The results show that coralligenous habitats in this area of the Mediterranean Sea generate an economic contribution of 4.7 M euro/year. While these assessments probably underestimate the contribution of coralligenous formations, because not all ecosystem services provided by coralligenous habitats were valued, they highlight the magnitude of importance of this habitat and the recreational opportunities and tourism income they provide to local economies. The results emphasise the potential of including economic instruments in planning sustainable activities and setting priorities for conservation planning and coastal management decisions. The findings further stress that conservation is not sufficient alone and that concrete actions dedicated to the restoration of these valued habitats are critically needed.
Warning signs in the ecological health of the brown algae Cystoseira
The issue. Macroalgal forests such as kelps and fucoids are dominant habitat-forming species in rocky intertidal and subtidal habitats around all European coasts. They enhance coastal primary productivity and are recognized hot spots of diversity providing biogenic structure, food and habitat to diversified assemblages of understory species. In Mediterranean coastal areas species of the fucoid algae Cystoseira form dense canopies which maintain rich understory assemblages of sessile and vagile invertebrates and smaller-sized algae by providing shade and reducing physical stress due to aerial exposure. Two species – Cystoseira crinita and C. balearica – form underwater forests, which have a high nursery value: densities of several reef fish juveniles – particularly Symphodus spp. – have been found to be about 10 times greater in Cystoseira forests than in other habitats. The likely consequences of the alteration of this habitat are substantial with obvious consequences on the goods and services they provide.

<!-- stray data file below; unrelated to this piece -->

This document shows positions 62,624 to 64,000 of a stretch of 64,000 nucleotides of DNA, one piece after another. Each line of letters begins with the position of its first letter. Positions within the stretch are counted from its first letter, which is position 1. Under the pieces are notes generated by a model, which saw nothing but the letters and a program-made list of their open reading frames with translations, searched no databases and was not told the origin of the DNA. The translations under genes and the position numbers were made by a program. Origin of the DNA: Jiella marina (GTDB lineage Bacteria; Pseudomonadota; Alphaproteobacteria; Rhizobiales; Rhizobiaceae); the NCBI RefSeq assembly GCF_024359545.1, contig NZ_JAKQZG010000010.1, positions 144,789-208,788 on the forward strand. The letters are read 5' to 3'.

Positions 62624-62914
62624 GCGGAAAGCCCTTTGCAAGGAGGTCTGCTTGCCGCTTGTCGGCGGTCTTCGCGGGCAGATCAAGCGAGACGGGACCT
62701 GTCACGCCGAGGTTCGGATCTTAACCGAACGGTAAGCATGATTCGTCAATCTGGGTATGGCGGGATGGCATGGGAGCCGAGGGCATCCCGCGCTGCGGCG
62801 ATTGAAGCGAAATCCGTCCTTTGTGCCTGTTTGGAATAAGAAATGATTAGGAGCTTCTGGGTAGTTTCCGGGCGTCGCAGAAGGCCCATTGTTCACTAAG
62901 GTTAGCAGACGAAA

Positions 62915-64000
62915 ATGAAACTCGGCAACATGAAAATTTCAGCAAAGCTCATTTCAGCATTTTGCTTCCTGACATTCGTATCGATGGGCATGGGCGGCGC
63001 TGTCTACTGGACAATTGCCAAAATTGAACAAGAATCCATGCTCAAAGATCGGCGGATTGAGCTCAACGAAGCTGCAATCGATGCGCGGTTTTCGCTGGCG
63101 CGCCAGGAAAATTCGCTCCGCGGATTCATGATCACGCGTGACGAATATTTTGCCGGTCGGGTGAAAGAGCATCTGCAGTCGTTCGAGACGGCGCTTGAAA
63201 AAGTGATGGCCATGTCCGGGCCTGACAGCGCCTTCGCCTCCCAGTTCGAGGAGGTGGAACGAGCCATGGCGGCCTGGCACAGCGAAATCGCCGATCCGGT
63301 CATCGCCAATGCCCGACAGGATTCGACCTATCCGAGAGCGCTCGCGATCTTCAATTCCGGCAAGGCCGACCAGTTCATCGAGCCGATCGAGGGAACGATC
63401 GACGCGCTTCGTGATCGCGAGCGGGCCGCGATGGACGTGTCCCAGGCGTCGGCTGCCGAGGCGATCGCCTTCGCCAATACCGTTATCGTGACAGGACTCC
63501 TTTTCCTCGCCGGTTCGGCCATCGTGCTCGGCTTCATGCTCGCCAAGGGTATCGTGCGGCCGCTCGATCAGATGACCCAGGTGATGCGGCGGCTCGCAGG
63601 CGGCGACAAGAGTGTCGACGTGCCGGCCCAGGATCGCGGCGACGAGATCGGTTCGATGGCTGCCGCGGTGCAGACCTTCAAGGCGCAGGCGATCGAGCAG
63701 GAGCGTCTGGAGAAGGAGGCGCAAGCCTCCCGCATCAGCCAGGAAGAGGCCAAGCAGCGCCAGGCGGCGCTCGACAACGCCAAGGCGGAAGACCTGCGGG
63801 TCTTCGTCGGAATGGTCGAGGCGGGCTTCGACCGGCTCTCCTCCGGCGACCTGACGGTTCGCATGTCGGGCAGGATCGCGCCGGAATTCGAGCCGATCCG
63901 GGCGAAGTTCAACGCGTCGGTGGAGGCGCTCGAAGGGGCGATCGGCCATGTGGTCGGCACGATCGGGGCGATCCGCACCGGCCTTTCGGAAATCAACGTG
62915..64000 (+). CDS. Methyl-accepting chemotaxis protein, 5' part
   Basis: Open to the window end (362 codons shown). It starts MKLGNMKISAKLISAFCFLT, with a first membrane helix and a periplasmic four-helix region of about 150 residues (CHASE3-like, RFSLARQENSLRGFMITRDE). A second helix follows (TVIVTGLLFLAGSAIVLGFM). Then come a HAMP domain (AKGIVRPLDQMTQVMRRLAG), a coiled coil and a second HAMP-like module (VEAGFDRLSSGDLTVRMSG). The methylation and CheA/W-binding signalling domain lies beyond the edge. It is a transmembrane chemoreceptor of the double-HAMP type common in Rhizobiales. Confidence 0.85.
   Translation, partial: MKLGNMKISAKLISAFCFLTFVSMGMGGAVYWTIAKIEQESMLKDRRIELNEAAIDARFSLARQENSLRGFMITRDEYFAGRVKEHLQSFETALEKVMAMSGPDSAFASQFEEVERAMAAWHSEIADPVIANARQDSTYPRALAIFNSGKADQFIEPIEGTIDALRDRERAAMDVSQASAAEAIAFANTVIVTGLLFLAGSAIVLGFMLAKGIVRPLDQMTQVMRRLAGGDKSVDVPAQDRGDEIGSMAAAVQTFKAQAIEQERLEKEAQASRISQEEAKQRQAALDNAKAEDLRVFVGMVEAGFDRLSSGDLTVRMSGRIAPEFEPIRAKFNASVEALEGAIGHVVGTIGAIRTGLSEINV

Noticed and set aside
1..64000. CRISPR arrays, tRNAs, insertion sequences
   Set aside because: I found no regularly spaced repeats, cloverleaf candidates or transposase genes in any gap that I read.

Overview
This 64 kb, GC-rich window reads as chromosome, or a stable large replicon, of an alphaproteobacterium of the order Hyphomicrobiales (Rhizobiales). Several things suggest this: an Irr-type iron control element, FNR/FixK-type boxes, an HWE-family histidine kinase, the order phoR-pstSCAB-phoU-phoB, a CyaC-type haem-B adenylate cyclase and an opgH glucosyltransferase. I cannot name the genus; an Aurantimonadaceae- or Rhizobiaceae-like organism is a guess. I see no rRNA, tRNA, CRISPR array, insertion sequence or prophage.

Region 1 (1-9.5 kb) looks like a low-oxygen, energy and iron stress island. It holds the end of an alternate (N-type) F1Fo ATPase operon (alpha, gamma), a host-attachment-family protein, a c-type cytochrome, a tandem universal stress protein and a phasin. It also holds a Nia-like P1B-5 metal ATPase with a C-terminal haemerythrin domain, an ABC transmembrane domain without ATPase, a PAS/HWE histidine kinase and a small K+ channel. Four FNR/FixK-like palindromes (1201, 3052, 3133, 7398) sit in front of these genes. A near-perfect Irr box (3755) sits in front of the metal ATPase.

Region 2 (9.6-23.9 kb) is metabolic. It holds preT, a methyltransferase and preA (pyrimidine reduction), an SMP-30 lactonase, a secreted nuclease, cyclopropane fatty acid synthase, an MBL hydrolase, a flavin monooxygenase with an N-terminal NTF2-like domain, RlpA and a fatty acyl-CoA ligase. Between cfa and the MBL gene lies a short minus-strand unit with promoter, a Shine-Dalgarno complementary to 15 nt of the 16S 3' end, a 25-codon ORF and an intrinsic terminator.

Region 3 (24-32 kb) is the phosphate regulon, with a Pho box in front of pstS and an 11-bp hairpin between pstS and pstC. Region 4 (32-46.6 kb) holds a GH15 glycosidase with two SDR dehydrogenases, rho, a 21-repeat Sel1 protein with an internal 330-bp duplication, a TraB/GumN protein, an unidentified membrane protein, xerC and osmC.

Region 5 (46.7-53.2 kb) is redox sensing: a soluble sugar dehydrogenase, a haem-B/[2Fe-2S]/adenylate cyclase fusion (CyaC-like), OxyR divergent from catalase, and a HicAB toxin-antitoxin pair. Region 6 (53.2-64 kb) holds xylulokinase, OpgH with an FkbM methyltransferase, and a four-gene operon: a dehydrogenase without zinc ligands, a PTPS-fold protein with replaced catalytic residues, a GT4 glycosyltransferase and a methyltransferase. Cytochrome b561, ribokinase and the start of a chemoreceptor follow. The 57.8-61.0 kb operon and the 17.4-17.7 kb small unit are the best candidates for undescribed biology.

The regression, and even disappearance, of macroalgae forest is occurring at large scale related to a variety of different stressors, such as pollution, coastal development and urbanization, outbreaks of grazer populations, species introductions and climate change. Besides global stressors, multiple local stressors, such as abandoned fishing gear (nets, trammel nets, threads) and trampling, threaten local and restricted macroalgae populations. The decline or disappearance of Cystoseira forests from many Mediterranean areas is leading to severe habitat transformations, with the loss of three-dimensional structures and associated biodiversity. It is surprising how little is known about most of these species and their population dynamics. The available literature suggest that the recovery of fucoid populations can take decades, probably due to their poor dispersal ability and the slow population dynamics. Clearly habitat conservation measures alone are not enough and systematic restoration actions are needed to reverse present losses.
For further information contact Simonetta Fraschetti (email@example.com), Department of Biological and Environmental Sciences and Technologies, University of Salento, CoNISMa; Giovanni Chimienti (firstname.lastname@example.org) Department of Biology University of Bari, CoNISMa; Emma Cebrian (email@example.com), Department of Environmental Sciences, University of Girona, and Joaquim Garrabou (firstname.lastname@example.org), Institut de Ciències del Mar. Please also visit www.marineforest.com.